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Elizabeth by Jessica Hamilton
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Elizabeth (1976)

by Jessica Hamilton

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372454,086 (4.07)6
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    The Other by Thomas Tryon (sturlington)
    sturlington: Campy horror from the 1970s featuring scary teens!
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About two years ago, I discovered Valancourt Books, which reissues out-of-print horror, generally from the 1970s and early 1980s, in really attractive slim trade paperbacks. My latest read from them was Elizabeth by Ken Greenhall (originally published under the pseudonym Jessica Hamilton). What a disturbing little book about a 14-year-girl who seems to be a complete sociopath and also thinks she's a witch. ( )
  sturlington | Jan 12, 2019 |
Elizabeth Cuttner is the narrator in this somewhat disturbing and twisted tale of a 14 year old who has a story to tell. Through a mirror in her room she is influenced by Frances a long dead relative and participant in the medieval practice of witchcraft. This unhealthy partnership unveils a side of Elizabeth that is totally at odds with the quietly spoken and articulate young lady presented to the reader. As the novel unfolds we learn of the tragic death of her parents, the disappearance of her grandmother, and the somewhat unhealthy relationship she enjoys with her uncle James. What is so striking about the author's narrative is the way he is able to capture and portray Elizabeth who although appears innocent is often controlling and manipulative in a very precise and distasteful way.

The writing of Ken Greenhall is sublime; this is horror that is quietly spoken leaving acts of unpleasantness to the creative mind of the reader...."We pretended that our appetites could be satisfied with toast and cereal."......"He was the only person I knew who didn't bathe very often. I admired him."....."Her hands glittered with oil, and she was carefully lining up the little headless bodies on dark bread. She raised a finger to her mouth and slowly licked it."...."I think it was his discomfort with me that first made me aware of the power that comes with womanhood."...."what did he think when I walked at this side and took his arm so that I could brush it against my breast.".....

The works of Ken Greenhall have been brought alive once again under the guidance of the wonderful Valancourt books who are helping us rediscover rare, neglected and out of print fiction. Many thanks to them for sending me this gratis copy in exchange for an honest review and that is what I have written. At times both shocking and eloquent Elizabeth is a wonderful and entertaining novel. ( )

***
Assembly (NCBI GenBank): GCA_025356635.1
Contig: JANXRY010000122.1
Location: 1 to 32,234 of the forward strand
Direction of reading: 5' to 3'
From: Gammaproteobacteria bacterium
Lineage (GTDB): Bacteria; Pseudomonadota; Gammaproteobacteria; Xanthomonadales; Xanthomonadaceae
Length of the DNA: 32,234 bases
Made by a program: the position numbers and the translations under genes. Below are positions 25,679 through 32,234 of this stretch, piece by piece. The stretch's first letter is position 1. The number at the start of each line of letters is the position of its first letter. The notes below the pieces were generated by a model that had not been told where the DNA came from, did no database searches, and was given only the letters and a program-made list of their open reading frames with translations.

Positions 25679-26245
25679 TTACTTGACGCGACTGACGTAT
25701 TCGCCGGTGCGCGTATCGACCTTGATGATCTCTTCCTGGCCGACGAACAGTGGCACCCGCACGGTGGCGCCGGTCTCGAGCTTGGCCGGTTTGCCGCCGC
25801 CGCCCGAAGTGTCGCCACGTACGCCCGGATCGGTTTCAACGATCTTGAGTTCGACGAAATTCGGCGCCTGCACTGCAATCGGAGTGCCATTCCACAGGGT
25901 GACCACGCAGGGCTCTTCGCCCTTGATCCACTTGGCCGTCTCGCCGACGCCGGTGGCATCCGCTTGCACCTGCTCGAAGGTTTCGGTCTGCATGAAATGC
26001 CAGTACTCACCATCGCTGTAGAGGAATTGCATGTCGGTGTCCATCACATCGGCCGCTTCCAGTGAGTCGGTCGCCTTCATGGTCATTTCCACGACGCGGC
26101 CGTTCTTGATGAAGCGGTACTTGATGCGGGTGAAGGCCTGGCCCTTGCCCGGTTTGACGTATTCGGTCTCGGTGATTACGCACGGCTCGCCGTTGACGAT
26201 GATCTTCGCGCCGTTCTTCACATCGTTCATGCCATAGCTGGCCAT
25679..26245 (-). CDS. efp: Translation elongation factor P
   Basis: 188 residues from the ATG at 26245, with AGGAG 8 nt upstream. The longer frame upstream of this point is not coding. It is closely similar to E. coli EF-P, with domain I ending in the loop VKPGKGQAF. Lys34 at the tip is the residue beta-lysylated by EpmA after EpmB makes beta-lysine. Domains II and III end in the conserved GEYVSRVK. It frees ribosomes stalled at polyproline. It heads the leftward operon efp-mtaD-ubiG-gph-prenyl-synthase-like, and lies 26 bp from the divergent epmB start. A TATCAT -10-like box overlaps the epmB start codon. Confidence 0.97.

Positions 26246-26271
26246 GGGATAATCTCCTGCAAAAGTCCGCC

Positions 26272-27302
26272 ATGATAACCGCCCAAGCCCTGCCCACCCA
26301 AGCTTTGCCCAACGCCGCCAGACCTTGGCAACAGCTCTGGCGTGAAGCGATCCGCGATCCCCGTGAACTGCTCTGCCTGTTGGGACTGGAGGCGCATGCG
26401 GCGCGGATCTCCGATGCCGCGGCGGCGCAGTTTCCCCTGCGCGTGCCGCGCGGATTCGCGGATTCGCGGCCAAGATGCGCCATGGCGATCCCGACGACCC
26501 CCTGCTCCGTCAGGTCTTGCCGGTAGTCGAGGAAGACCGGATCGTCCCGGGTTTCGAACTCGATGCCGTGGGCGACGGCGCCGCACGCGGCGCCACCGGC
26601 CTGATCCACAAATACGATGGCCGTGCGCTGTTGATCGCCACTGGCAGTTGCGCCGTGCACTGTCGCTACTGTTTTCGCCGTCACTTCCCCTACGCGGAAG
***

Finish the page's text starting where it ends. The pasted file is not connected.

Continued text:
runner56 | Jan 16, 2018 |
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I really cannot recommend Elizabeth highly enough, the debut novel from Ken Greenhall, writing under the pseudonym Jessica Hamilton. This unheralded, forgotten work deserves rediscovery by fans of weird fiction. If you enjoy the literary chill of calculating children, the frosty tales of du Maurier and Jackson, the quiet horrors of witchery and those it dooms, the foolishness of men in the thrall of women, do yourself a favor and become acquainted with Elizabeth.

Elizabeth is one of the most intriguingly written novels I've read in some time; it is deceptively rich and rewarding. Hamilton's style is one of allusion, of casual reference, an author in full command of the writing craft, knowing what to tell, what to show, and most especially what to conceal. And ironically in that concealment revealing all.

At just 14 years old, Elizabeth Cuttner is a startling little sociopath with powers natural and not (A Novel of the Unnatural states its tagline). She tells her story in a voice quite distinctive, yes, but also as cool and unforgiving as a marble tombstone. With dispassionate precision, she grasps the motivations of those around her, fathoms their subconscious desires; Elizabeth has psychological insights that people thrice her age never attain. She amazes, charms, bewilders, and ultimately horrifies.

Elizabeth herself is an amazingly complex character, her voice so confident, so ageless, so wise, as she begins to use her unnatural talents...

There is barely a whisper of actual violence or overt sex, but the novel seethes with these powers, yet the tone throughout is cool, almost affectless.

 
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When Grandmother vanished, the glass of the large, handsome mirror in her bedroom was found scattered on the floor in small, glittering pieces, like the remains of a collapsed, bleached mosaic.
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The image in the mirror of fourteen-year-old Elizabeth Cuttner is that of the fey and long-dead Frances, who introduces Elizabeth to her chilling world of the supernatural. Through Frances, Elizabeth learns what it is to wield power - power of a kind that is malevolent and seemingly invincible. Power that begins with the killing of her parents...… (more)

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